April 14th, 2009
|11:27 pm - Knowing|
I watched the film 'Knowing' which stars Nicholas Cage. I don't think I've ever said this before, and it surprises me to say it, but it's worth watching for the special effects. Saying no more than what is in the trailer: Nicholas Cage discovers an old piece of paper which predicts the time and place of a series of major disasters which have happened over the past 50 years, followed by one or two still to come. He therefore - and this is in the trailers - goes to check out the predicted disasters. These are rendered in a very realistic 'you were really there' way. Best disaster footage I think I've ever seen.
For the rest it is servicable, mediocre, competently but not inspiringly written and acted. The development outside of the rendition of disaster is like a thousand familiar Hollywood spooky/suspensful thrillers.
The script is very clever in one way - absolutely every line with any metaphysical content is written carefully so that it can be taken as either in line with mainstream Christianity or sceptical. It's as clever as advertising copy, in the way a clever person has worked to an obvious commercial imperative - offend neither the liberal nor the conservative camp.
At the end some benign aliens come and take away two children before the Earth is destroyed. I though this part was a little bit crap. Hogwash really. And like all the rest of the film it can be read in two ways.
In one reading the aliens are shown as being angels (at the very end they seem to have traditional angel wings, and there are references to Ezekiel). They take two white American protestant children, a boy and a girl, and put them into a garden with a big tree. This could be read as a very mainstream religious story.
On the other hand, we could take them as just aliens. We do see other alien ships leaving the dying Earth, and we could believe they were taking other children, of other races and ethnicities and religious backgrounds. Even non-Americans.
What sort of disgusts me is that the film never shows any black or brown kids being rescued by the aliens. We never see them in the new earth. Only the two white clean cut American kids. This just kind of makes me feel the film is covering its bases so as not to alienate the kind of audience who wouldn't like to see that. Am I being too sensitive? I don't know.
I thought the ending was racist for what it's worth.
It's also depressingly meagre for a story about divine intervention. I love stories about divine intervention, but the God of this one seems incompetent at saving people; all that fuss and cryptic prophecy for the sake of fewer people and animals than survived the Flood.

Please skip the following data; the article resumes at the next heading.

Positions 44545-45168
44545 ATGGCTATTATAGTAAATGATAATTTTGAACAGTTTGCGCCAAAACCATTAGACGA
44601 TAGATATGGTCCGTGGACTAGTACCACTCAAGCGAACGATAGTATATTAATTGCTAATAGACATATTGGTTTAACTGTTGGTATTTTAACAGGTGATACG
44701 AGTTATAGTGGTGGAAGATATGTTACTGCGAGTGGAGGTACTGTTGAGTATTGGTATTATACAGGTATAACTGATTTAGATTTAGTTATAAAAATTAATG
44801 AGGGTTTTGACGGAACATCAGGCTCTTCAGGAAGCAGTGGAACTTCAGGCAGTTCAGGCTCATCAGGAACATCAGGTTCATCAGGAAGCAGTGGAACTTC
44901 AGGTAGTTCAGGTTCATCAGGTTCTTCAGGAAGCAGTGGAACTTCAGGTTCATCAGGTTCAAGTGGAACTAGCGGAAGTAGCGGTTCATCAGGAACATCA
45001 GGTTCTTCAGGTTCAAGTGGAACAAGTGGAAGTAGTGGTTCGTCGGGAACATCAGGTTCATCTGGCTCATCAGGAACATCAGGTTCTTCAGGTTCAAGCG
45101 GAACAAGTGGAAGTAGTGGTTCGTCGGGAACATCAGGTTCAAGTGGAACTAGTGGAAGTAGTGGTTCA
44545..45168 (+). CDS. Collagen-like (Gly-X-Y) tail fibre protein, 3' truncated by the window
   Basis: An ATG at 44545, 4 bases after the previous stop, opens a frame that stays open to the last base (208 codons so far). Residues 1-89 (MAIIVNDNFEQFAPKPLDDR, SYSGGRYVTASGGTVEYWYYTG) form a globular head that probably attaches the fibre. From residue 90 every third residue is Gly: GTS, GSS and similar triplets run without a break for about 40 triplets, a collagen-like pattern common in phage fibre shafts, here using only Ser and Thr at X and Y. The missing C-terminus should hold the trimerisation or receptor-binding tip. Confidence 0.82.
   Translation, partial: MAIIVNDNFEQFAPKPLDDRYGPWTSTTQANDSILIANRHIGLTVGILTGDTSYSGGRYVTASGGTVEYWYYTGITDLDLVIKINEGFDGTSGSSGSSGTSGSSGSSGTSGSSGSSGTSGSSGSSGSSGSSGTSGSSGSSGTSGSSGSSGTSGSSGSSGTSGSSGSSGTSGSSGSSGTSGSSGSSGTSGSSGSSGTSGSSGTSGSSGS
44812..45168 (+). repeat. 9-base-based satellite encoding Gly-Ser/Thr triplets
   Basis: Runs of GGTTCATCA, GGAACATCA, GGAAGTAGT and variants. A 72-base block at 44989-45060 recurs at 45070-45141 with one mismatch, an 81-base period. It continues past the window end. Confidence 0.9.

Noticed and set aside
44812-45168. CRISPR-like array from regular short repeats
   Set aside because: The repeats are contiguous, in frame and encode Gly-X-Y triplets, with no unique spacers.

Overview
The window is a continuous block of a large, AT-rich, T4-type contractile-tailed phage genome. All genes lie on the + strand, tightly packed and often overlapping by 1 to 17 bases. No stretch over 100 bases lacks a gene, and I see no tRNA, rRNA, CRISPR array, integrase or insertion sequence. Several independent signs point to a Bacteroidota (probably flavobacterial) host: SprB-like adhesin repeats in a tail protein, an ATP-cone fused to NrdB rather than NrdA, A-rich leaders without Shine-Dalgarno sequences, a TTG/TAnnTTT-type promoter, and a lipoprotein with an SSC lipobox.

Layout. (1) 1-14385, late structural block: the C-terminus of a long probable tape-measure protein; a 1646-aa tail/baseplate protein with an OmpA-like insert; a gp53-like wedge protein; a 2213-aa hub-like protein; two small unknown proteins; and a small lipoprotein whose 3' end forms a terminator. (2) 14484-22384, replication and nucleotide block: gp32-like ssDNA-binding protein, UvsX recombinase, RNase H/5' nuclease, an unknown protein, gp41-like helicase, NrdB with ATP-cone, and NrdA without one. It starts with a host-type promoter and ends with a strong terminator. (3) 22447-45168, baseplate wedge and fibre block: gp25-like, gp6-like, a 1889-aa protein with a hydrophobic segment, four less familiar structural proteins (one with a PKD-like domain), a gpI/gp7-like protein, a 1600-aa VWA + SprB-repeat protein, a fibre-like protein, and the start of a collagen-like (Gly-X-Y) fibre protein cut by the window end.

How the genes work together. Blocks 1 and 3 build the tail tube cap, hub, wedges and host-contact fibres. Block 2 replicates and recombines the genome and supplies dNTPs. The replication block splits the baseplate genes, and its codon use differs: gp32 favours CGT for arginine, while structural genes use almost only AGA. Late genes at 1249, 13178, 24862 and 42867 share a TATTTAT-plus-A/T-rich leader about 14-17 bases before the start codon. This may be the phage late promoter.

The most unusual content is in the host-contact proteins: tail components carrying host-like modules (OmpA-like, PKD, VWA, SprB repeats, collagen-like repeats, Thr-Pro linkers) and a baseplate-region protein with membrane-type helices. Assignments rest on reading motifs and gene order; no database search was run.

The ending also makes nonsense of the film's central conceit, the numbers. Why would God (or aliens) communicate that way? It's not that He/She/They can only communicate in numbers as the common language of nature. The numbers are designed for humans to decipher. They're in human-invented and culturally specific patterns (US date format, Christian year numbering). So they're a deliberate puzzle. Which means that God/the aliens know enough about human conventions to communicate more directly if they choose, but instead they set a puzzle. Only there's no reward for solving the puzzle. The people who solve it aren't the ones who get saved. The angels/aliens simply round up the children and take them to the safe place indicated in the puzzle. The only purpose of the numbers, in fact, is to make the last days of a few people more stressful. What was the point?
I've got no evidence and I've heard nothing, but it feels to me as if this film has been completely mucked about with in development, and that's why the plot doesn't make the slightest bit of sense.
I am wondering whether they had already committed to the development of the amazing 'disaster' footage, and then they had to massage the rest of the scenes to make it as commercially acceptable as possible (so they didn't lose money)
I would be interested to know whether they took a right wing religious story and softened it to make it more liberal (for instance adding the 'other space ships' in the background so liberals could imagine there were other children rescued) or whether they started with a non-religious premise/plot, and took away the non-white children, and added angel wings and so on, to make it more acceptable to a right wing audience.
Edited at 2009-04-15 01:39 pm (UTC)
I agree that simply to allow the reading that other kids were rescued doesn't have much power when we don't actually see them.
The other ships are seen leaving the world where Caleb and Abby are set down, so if there are other children, they're presumably all left in the same place. We should have seen a bunch of children from all over Earth running up to the tree.
The film-makers got themselves in a bind, because showing other kids would dilute the Garden of Eden symbolism, even though it would be a much more optimistic note on which to end.
I think the ending we got is doubly depressing: not only do we see only two survivors, but the Eden-as-rescue suggests that God doesn't actually care about this world so long as He can start again on a non-fallen one. (Which isn't really a Christian viewpoint - more a Left Behind one...)
|Date:||April 15th, 2009 07:18 pm (UTC)|| |
Thank you for posting this. Saves me going to see it as the ending sounds like it would really bite my wire. :)
Once you noticed the 'offend no bigots' theme it started to grate. Even if it was just my imagination.